EUCREA was founded in 1989. As the leading umbrella organisation in the German-speaking world, it has represented the interests of artists with disabilities for nearly thirty years. Most of its 100 members in Germany, Austria and Switzerland are artists with and without disabilities, interest groups, artist workshops, associations, etc.


EUCREA is committed to promoting diversity in the arts and cultural sectors.

The people behind EUCREA are convinced that art and culture can achieve more diversity when it encompasses the creative potential of all members of society. Art must be available to everyone. To achieve this goal, EUCREA develops exemplary projects, which visualise how inclusion can manifest itself in the arts and cultural sectors. EUCREA increases the awareness of artists, cultural institutions, politics and administrations for the potential of artists with disabilities; it encourages cooperations and works on the development of training options and employment sectors. With its regular program of symposiums and publications, EUCREA is the central discussion and communication platform on the topic and therefore shapes and moderates the on-going discussion - whether in artistic, political or methodical terms. On an artistic level, EUCREA is involved in developing ideas for events in all artistic categories, thus encouraging diversity, influencing viewing habits or triggering new dialogues.



  • EUCREA sees diversity as a potential and the opportunity to create a vibrant and multi-faceted artistic and cultural life. In our opinion, everyone profits from a varied society because the involvement of different people signifies more opinions, more forms of expression and more diversity.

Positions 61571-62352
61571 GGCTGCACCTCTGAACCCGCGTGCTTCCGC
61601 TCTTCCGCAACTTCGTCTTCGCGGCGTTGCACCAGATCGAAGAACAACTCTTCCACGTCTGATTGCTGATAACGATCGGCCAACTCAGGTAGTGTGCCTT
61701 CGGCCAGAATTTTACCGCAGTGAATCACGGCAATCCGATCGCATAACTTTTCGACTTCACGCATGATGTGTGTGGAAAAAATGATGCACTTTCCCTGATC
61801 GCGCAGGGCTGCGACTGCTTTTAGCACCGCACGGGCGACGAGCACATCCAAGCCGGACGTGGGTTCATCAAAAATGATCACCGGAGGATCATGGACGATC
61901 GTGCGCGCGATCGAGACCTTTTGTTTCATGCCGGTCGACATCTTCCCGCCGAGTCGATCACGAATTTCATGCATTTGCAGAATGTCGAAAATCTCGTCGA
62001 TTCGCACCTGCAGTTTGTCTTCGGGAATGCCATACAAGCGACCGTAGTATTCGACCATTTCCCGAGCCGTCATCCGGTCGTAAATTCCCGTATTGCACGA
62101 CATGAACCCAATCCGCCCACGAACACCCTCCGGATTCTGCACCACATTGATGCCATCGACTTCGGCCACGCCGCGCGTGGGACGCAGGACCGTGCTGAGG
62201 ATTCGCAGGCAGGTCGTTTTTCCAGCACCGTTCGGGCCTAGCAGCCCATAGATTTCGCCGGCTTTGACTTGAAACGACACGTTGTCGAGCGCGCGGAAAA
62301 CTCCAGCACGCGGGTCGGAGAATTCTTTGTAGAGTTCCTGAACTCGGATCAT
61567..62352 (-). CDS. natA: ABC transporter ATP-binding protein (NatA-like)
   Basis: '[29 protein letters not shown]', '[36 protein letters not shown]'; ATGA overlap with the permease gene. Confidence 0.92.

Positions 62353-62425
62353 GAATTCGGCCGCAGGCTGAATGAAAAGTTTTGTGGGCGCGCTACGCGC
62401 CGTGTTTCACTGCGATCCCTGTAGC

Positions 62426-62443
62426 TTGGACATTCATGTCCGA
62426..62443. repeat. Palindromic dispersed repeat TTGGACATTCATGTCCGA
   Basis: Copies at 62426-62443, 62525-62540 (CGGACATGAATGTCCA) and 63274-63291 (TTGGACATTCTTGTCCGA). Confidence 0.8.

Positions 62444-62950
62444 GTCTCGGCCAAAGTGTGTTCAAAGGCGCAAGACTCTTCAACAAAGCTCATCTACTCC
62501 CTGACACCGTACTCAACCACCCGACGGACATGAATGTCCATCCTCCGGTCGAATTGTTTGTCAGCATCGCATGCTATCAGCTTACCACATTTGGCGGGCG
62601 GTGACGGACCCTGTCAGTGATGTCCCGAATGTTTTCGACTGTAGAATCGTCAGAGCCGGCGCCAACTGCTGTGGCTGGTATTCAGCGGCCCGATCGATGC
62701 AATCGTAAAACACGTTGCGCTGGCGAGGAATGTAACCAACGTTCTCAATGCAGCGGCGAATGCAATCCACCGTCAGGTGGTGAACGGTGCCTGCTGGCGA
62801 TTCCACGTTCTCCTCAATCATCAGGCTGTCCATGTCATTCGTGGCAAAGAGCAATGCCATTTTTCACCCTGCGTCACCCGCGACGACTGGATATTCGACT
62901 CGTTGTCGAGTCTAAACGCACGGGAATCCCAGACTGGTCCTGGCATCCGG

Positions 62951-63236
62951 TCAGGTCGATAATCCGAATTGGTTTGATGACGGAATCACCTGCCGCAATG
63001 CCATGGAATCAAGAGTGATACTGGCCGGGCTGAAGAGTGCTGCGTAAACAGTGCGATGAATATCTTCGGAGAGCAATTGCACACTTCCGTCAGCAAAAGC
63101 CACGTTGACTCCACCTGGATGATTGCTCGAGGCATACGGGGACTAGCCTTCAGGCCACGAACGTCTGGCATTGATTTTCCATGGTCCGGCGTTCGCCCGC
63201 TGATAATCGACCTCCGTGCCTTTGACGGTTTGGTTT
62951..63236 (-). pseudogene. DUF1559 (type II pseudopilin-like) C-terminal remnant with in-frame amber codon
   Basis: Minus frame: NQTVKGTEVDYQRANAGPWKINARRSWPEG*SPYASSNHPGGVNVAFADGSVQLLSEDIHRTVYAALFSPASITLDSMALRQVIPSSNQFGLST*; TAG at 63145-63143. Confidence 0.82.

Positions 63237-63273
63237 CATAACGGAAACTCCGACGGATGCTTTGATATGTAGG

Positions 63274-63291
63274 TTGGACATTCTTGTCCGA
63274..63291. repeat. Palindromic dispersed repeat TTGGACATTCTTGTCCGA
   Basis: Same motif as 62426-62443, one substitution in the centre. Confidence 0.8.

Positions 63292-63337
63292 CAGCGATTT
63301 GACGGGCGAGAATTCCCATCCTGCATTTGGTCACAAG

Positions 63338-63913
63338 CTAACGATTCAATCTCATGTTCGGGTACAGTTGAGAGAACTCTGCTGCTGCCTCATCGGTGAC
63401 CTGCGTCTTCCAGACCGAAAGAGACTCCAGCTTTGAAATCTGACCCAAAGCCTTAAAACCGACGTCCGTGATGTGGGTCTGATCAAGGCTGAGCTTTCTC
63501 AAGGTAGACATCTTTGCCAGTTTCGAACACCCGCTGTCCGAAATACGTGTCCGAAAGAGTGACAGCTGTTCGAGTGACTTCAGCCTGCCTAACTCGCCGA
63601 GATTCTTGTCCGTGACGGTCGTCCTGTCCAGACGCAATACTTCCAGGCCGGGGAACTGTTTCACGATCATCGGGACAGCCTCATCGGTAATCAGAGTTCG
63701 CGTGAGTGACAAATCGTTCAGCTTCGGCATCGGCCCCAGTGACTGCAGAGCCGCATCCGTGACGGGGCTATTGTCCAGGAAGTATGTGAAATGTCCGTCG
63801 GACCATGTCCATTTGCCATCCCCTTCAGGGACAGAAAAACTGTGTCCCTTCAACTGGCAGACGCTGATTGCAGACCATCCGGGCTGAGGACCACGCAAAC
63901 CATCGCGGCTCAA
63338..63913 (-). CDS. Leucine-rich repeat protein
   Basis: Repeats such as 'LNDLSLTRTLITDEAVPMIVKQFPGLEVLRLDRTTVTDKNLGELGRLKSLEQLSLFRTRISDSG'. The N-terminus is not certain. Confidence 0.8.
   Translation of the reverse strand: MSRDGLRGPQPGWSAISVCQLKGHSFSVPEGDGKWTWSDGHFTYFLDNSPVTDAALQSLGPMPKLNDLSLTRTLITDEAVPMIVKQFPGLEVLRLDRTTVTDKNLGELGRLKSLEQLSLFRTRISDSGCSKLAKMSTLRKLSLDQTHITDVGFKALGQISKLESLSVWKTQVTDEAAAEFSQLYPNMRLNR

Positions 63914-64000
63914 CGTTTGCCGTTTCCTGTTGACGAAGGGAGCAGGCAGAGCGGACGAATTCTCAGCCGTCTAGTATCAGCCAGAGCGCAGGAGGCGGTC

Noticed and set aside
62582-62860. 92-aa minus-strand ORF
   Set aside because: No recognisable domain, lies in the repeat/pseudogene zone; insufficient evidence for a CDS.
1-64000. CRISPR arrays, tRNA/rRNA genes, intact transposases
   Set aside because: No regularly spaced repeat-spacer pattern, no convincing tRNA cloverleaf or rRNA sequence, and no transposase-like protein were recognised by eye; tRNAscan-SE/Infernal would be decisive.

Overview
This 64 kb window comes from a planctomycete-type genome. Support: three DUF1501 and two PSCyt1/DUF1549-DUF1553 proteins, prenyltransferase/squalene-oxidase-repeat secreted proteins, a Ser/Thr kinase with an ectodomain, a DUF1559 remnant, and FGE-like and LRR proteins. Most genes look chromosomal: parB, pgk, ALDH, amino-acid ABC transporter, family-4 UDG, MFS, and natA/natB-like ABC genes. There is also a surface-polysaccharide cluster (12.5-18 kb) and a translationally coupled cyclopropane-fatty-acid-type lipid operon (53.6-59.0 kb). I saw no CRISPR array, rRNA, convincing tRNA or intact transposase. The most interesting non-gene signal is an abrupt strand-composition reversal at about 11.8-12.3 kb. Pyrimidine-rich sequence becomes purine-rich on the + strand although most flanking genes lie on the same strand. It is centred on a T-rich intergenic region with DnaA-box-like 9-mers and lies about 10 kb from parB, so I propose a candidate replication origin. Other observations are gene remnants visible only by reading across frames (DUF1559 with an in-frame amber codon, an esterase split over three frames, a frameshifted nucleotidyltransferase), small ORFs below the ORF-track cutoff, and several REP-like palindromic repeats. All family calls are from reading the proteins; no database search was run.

• We strive to ensure that art by people with disabilities is not divided into "special categories" or rated. Our prime concern is to pursue a critical and equivalent reflection of the work created by artists with and without disabilities on an artistic level.
  • Whether in front or behind the scenes: artists with disabilities ought to be visible in all cultural sectors - whether in the promotion of culture, in artistic sectors or in academic and non-academic training. We do not want part of our society to be ascribed to the "exotic"; we want their "specialness" to be a matter-of-course. 
  • EUCREA strives to provide artists with disabilities an array of opportunities in which they can develop, qualify and practice their skills. We do not feel that there are any "special categories" with regard to training: on the contrary, the artistic training of people with different types of skills ought to be considered an enrichment for placement-related work and encourage a diversity of methods.